Listen, we’re the last people to cry “victim.” We grew up on reality TV, not Gloria Steinem. And because of arguments like Sommers’s—telling us we don’t need legislation because we’ve already won the war—we didn’t even think we needed feminism. But here’s the reality. No matter how many of us choose motherhood over career, or so-called pink-collar career tracks (teaching, nursing) than white-collar ones, most of us will still make less in our respective fields than the men around us.
We (meaning the two of us) may indeed be the lucky ones: we are young, urban, ambitious, the women in their 20s, Sommers cites, who make 8 percent more than our boyfriends and colleagues. We happen to know that for us, the latter isn’t true, but that’s beside the point: single, childless, urban females between 22 and 30 are still the vast minority of American women. And what happens just a few years from now, when we fall back—proving yet again that American corporations haven’t done enough to ensure that motherhood means career suicide?
Sommers claims that the Paycheck Fairness Act would set women against men, perpetuate falsehoods about the status of women at work, and create “havoc” in a precarious job market. We beg to differ. See this week’s NEWSWEEK cover story, written by our 20-something male colleagues, which makes exactly the opposite argument: that men and women should be working together to empower us both in work and life. These men, like many, see that pay equity is important for all of us, not to mention the health of the American economy—and, ahem, they certainly don’t dispute the wage gap’s existence.
As for perpetuating falsehoods? We’re still waiting for those mountains of research, because we’ve got stacks the size of Mount Everest flooding from our cubicles. We are in a precarious job market—we’ll give you that—but creating “havoc” is the last thing the Paycheck Fairness Act would do. We’re in a "mancession," remember? That means women—yes, women with families—are increasingly the sole breadwinners in their homes. (Last year alone, the number of married couples with children who depend exclusively on women's earnings rose 36 percent.) An extra 23 cents per dollar, or even 4.8 cents—if that’s how you want to break it down—could certainly help families struggling to make ends meet.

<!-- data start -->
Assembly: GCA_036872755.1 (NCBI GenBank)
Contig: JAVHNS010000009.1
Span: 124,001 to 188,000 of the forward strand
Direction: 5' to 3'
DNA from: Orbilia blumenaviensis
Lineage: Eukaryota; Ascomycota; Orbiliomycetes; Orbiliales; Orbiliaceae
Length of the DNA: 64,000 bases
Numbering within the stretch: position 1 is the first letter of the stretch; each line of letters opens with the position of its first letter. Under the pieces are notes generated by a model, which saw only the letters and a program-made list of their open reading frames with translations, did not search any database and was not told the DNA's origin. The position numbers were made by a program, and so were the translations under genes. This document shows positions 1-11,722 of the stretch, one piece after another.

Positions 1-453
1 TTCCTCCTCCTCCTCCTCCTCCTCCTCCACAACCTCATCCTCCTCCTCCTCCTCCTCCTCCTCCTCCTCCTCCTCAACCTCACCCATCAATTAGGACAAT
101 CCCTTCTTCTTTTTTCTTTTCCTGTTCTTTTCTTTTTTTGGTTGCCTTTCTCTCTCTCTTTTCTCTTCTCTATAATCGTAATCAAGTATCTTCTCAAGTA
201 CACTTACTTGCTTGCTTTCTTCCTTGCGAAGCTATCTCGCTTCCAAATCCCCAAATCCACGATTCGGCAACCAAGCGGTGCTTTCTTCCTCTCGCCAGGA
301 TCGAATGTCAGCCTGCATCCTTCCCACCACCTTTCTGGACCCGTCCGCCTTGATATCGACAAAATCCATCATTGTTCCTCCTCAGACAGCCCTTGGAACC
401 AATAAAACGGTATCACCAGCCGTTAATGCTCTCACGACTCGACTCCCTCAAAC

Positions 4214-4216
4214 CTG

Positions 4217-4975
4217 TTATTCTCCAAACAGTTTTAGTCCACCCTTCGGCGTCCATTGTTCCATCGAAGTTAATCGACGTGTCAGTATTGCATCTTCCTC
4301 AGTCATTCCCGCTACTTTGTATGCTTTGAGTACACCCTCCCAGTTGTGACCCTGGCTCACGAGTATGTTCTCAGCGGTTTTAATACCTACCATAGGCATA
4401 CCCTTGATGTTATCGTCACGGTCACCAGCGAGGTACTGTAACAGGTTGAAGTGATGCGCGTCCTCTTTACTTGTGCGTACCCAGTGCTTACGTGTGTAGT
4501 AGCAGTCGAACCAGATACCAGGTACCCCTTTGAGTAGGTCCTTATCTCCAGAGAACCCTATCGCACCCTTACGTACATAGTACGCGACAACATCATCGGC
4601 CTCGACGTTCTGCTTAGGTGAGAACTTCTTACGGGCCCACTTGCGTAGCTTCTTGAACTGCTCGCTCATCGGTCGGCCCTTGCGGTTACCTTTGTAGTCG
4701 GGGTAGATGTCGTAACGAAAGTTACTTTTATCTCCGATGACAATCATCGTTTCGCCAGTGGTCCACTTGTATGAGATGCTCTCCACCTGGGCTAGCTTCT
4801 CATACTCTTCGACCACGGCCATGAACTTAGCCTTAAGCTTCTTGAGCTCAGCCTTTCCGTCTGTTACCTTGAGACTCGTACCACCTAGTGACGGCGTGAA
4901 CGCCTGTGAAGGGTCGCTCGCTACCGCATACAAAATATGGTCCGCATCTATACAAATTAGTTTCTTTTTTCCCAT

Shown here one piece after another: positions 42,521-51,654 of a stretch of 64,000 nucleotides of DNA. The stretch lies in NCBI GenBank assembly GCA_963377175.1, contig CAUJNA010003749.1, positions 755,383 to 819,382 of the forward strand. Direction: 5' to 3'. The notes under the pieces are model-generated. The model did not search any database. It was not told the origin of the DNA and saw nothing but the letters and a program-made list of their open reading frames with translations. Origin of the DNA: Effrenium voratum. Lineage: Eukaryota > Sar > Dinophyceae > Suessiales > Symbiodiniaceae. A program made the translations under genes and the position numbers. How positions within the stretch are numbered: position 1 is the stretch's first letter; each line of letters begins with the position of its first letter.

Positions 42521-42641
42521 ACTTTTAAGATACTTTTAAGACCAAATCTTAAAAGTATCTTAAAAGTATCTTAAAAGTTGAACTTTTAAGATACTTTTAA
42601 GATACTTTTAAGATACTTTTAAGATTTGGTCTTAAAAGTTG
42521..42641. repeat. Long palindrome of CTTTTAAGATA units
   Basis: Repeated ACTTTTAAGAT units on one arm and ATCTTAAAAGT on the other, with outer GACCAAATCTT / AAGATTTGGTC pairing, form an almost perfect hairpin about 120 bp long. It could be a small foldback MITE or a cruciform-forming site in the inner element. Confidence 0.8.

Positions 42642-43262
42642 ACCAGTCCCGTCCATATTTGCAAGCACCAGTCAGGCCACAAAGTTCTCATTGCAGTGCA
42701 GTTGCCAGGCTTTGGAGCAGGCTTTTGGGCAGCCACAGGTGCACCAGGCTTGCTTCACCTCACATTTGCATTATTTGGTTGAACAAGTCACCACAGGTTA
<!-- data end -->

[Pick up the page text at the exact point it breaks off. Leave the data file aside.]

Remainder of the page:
And now, about that “1970s-style gender-war feminism” Sommers mentions. Let us provide a brief flashback to 1970, when Gloria Steinem testified before Congress on the subject of gender equity, declaring that “women’s liberation is men’s liberation too.” Feminism isn’t a zero-sum game—and equal pay doesn’t have to pit us against each other. Nowhere in the Paycheck Fairness Act does it imply that men are consciously underpaying women. It simply addresses a longstanding inequity, and one that’s been on the back burner for far too long. If anybody can be blamed for fanning the flames of the battle of the sexes, Christina Hoff Sommers, it’s people like you..